tRK on dining etiquette: PII

Happy Friday!

Before I go onward with the etiquette list I would like to remind y’all that I will be at Roanoke Vineyard on Love Lane in Mattituck tomorrow (Saturday) 12PM-6PM preparing a flight of 3 small plates highlighting MELONS, prepared both sweet & savory. I will be posting the recipe for the Tomato Tart from last week on Monday.




6. Be on time for your reservation, or give them a buzz.

So, have you ever walked into a restaurant without a reservation, but the host insists they have nothing to offer you. Yet, you look around and see a bunch of empty tables? Those people are probably late. In fact, they might not even be showing up for their reservation. But, because the restaurant is trying to uphold that promise of a table, they will usually hold it anywhere from 10 to 30 minutes. I can assure you the host is merely doing their job by not giving you one of those seemingly “open” tables. If you have a reservation, you should really try to be on time. If you’re going to be late, you should always call because the host can then switch your table with a later one, and seat someone else sooner. This will also give you a few more minutes so you can travel safely. Everyone wins.

7. Wild Child

I’m not even gonna go here. Just, if they’re screaming- you should take them outside to calm them down.

8. Meat temperatures.

Why is this in the etiquette post? Well, because you should know what you are ordering so that you don’t have to send it back. Most of the steaks that I have seen sent back to the chef are actually cooked perfectly- but the diner just didn’t realize what they were ordering. This is a pretty great chart of steak temps. Most chefs will recommend medium-rare, and if you don’t want lockjaw the next day I would steer clear of well done.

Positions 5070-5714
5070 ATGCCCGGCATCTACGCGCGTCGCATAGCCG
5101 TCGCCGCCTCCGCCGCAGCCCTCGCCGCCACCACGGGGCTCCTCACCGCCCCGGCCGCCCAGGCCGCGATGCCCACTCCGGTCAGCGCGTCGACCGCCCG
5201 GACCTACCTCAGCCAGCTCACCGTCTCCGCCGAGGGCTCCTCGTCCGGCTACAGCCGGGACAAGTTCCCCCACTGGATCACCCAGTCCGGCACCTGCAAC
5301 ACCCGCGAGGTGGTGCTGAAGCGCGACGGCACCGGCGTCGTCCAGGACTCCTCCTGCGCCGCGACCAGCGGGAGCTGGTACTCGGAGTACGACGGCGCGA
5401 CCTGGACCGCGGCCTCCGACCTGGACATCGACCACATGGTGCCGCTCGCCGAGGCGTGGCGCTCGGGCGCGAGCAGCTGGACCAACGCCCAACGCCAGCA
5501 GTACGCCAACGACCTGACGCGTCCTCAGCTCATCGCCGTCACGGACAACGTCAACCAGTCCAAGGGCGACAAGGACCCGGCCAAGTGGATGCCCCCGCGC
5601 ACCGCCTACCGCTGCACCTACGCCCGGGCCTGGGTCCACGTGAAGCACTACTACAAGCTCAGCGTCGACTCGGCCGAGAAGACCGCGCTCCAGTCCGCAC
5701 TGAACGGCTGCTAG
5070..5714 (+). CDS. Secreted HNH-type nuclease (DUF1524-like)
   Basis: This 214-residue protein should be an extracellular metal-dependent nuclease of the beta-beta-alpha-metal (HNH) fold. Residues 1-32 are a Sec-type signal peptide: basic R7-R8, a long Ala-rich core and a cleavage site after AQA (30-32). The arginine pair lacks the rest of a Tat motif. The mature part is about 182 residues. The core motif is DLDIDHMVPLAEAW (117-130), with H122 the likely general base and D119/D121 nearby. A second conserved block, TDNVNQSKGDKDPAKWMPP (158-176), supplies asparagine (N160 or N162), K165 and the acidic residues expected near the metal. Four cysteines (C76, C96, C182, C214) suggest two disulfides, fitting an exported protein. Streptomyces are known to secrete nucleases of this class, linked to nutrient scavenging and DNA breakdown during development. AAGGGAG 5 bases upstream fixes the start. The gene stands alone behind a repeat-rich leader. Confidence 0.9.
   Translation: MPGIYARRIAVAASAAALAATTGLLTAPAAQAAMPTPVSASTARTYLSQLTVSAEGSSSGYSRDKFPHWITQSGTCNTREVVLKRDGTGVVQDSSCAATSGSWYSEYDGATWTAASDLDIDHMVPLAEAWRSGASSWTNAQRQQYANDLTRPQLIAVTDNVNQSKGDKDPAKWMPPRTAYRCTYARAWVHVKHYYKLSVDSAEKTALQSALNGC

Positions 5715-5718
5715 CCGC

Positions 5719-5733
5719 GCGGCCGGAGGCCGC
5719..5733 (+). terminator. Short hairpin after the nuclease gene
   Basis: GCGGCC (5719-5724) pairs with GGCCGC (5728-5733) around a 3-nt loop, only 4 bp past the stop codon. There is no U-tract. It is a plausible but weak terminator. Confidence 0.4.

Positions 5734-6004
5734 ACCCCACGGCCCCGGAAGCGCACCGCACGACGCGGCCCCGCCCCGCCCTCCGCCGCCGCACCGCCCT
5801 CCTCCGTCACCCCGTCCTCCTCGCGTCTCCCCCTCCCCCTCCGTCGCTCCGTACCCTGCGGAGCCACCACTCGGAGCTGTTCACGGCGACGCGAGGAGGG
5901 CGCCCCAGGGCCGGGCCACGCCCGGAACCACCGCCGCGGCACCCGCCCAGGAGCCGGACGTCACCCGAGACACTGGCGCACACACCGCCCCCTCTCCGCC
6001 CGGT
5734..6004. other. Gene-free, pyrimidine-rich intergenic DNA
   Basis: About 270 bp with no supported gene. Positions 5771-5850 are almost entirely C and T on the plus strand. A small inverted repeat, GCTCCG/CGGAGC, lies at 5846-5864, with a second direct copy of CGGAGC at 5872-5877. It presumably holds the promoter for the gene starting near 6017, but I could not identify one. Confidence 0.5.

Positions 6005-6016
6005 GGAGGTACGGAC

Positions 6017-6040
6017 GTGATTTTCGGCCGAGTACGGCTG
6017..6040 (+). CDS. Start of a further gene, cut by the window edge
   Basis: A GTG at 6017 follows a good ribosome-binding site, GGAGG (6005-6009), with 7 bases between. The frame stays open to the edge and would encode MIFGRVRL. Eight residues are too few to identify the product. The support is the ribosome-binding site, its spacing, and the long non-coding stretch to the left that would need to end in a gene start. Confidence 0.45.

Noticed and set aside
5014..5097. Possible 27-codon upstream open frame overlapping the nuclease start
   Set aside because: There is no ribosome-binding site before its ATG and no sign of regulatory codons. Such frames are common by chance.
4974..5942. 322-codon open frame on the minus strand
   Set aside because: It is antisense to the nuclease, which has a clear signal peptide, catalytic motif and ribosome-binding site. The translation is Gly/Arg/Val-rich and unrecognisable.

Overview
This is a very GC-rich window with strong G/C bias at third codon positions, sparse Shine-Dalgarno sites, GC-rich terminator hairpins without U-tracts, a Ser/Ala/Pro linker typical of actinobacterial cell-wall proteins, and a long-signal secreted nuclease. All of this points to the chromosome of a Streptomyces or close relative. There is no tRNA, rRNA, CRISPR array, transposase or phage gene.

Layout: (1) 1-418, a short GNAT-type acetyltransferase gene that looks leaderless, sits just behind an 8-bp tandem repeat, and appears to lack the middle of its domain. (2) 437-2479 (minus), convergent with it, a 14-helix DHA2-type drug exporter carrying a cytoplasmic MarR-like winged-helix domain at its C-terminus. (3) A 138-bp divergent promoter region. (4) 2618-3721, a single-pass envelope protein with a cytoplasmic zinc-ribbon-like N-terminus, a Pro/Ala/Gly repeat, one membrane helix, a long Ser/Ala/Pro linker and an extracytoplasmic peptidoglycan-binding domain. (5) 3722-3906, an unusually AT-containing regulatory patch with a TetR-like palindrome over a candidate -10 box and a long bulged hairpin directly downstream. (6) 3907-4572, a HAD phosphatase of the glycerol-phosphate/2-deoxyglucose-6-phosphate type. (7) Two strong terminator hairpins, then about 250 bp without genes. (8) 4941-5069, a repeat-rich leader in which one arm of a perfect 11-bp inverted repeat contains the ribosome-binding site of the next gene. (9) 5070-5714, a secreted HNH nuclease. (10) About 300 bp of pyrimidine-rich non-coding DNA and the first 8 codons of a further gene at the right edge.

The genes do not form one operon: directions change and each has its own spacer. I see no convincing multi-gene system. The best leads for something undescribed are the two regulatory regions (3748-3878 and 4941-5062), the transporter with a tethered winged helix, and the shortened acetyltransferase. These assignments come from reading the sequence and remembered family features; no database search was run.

steakdonenes9. Never take a phone call at the table.

It is very frustrating to your fellow diners and staff, and the solution is simple. If you are receiving an important call, excuse yourself from the table and step outside. Texting at the table is really at the discretion of those at your table, but I would argue that unless it is really important you should enjoy your meal sans any phone interruption. It seems a bit absurd to talk to other friends through a device when you have people sitting in front of you. IRL.

10. Save your binge drinking for the bar.

Everyone working in that restaurant wants you to have a good time, that is their ultimate goal. But, they don’t really want to deal with a loud, drunk patron who is starting to grab the server’s arm for their attention and is shouting across the room. In fact, if this is how you’re behaving you may even be blacklisted from the place. If you are having a grand ol’ time with your friends, great! Pay your dinner check and move over to the bar where your antics will be better tolerated…to a point.

And here is a little something for us industry people, too.


If you have any questions regarding etiquette- or if you have ever found yourself in a situation you didn’t know how to handle…feel free to email me at

xo. alicia.

steak temperatures image courtesy of


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